One evening you are having a nice chat with a friend about a trip to Barcelona you wanted to do for a while now. The next morning you wake up, open Facebook and your timeline is full of ads of cheap flights to Barcelona and hotels in the city. Coincidence? Maybe not.
When we think about sharing sensitive files online, it easy to assume they are either work documents or selfies you don’t want everyone to see. The truth is the type of files we share can vary significantly.
In some cases, you just want to send a contract for your client to sign, instead of mailing it. In other cases, you might have a large attachment that you want to share with your partners.
A data processing agreement is nothing new. Before the General data protection regulation (GDPR) went into force on May 25, there were already similar agreements in place. The main difference is that now, under the GDPR it is mandatory for companies to sign a data processing agreement. Who has to sign it? What should be included and why do you need one?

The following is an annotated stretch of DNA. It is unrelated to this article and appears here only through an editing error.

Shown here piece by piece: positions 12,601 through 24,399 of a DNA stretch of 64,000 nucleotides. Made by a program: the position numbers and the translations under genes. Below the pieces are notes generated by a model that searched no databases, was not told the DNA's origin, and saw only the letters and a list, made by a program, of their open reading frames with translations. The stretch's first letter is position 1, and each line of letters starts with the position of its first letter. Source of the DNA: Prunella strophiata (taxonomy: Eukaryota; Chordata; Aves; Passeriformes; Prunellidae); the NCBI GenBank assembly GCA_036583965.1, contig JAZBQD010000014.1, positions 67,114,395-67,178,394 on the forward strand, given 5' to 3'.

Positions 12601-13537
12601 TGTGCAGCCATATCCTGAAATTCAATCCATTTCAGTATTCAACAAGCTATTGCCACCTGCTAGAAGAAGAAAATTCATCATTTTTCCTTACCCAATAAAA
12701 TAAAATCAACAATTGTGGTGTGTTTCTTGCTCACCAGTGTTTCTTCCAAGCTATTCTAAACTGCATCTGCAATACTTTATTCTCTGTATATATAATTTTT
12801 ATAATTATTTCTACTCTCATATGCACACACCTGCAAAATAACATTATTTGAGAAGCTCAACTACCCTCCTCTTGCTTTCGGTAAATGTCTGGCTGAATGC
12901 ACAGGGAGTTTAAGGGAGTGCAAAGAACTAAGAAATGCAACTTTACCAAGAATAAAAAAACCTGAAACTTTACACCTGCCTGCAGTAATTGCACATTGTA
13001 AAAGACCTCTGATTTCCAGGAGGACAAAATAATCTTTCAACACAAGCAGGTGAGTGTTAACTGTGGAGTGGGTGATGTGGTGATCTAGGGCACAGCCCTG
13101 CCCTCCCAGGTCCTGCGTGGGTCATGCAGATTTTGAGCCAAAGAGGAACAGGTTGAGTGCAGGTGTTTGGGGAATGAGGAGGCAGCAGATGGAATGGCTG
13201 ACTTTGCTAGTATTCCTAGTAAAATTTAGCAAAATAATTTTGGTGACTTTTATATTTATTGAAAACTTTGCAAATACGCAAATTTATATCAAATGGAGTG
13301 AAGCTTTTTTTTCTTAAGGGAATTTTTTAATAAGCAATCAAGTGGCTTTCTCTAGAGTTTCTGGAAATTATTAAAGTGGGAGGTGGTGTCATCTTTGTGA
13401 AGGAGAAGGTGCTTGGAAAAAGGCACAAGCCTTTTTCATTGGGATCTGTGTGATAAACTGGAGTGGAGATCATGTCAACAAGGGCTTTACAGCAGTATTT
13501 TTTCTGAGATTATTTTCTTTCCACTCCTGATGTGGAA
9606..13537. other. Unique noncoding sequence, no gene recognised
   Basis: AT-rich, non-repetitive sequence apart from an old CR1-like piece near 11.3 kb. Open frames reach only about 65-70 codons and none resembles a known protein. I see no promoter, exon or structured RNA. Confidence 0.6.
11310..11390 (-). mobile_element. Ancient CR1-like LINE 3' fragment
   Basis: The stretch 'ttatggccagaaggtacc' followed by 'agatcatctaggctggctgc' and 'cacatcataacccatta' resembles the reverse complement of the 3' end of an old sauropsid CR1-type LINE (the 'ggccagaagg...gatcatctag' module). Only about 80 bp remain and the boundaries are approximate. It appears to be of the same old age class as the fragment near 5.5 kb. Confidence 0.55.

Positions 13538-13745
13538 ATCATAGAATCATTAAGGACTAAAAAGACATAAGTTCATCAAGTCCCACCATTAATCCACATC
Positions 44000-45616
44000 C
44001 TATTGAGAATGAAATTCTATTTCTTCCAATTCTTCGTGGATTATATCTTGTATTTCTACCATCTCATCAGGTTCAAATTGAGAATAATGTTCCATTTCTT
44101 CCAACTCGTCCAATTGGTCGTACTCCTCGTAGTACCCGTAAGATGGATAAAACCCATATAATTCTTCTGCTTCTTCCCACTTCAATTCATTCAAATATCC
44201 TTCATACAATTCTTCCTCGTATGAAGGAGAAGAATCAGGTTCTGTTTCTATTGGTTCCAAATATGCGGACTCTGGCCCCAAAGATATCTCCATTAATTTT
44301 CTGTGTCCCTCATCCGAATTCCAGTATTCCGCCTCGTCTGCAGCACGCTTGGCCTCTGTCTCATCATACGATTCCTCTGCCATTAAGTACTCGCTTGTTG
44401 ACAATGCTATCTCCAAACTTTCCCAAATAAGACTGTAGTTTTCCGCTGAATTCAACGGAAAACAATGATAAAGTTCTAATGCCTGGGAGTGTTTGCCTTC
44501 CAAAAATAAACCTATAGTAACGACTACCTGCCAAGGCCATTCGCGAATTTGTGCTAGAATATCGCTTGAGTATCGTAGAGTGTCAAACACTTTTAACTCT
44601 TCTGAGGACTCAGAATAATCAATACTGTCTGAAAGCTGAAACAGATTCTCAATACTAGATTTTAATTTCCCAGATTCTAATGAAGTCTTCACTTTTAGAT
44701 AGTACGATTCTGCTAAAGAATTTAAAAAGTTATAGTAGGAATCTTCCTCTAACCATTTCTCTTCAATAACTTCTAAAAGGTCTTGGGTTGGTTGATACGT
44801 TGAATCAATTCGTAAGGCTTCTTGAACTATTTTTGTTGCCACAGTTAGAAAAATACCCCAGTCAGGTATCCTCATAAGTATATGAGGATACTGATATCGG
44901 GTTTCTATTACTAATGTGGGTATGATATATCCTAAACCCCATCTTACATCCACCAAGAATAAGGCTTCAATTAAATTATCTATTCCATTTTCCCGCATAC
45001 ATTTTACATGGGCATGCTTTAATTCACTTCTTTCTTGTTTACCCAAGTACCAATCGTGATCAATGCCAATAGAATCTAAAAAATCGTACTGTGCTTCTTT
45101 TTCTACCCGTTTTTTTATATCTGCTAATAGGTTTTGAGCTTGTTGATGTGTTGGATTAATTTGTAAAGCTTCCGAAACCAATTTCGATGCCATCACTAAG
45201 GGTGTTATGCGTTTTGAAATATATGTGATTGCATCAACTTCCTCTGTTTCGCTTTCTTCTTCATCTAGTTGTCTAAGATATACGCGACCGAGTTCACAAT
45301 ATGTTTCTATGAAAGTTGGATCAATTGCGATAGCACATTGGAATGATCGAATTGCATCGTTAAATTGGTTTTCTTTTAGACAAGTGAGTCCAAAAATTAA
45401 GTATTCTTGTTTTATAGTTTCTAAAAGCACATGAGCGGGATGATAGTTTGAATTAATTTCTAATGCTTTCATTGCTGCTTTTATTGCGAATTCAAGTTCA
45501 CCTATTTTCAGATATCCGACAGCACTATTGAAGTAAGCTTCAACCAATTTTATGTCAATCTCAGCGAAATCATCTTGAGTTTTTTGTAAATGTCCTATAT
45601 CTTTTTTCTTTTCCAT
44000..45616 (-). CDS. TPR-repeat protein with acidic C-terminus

A recent article from The Next Web warns that free VPN services could be selling your data to 3rd parties. While the dangers of using a free VPN service are nothing new for the tech savvy, many are still using them.
At a time where the GDPR is now in full force in the European Union, this is an issue that will become more relevant. The article argues that free VPN services are the biggest culprits in abusing data. But before we list how dangerous VPNs can be, let’s see why you would need one in the first place.
These days going one day without internet is a struggle for many. We increasingly rely on technology wherever we go, and while travelling having online access can make your life easier.
At our fingertips we have travel guides, local restaurant reviews, banking, flight updates, weather conditions, and the list goes on and on. Internet and travelers go hand-in-hand and the amount of tech devices released have definitely made the way we travel different.
25th of May is almost knocking our door and many companies still playing catch up with the General Data Protection Regulation (GDPR). Reports in April indicated that IT managers across U.S, UK, France and Germany were still not transforming their business quickly enough to adapt to the GDPR.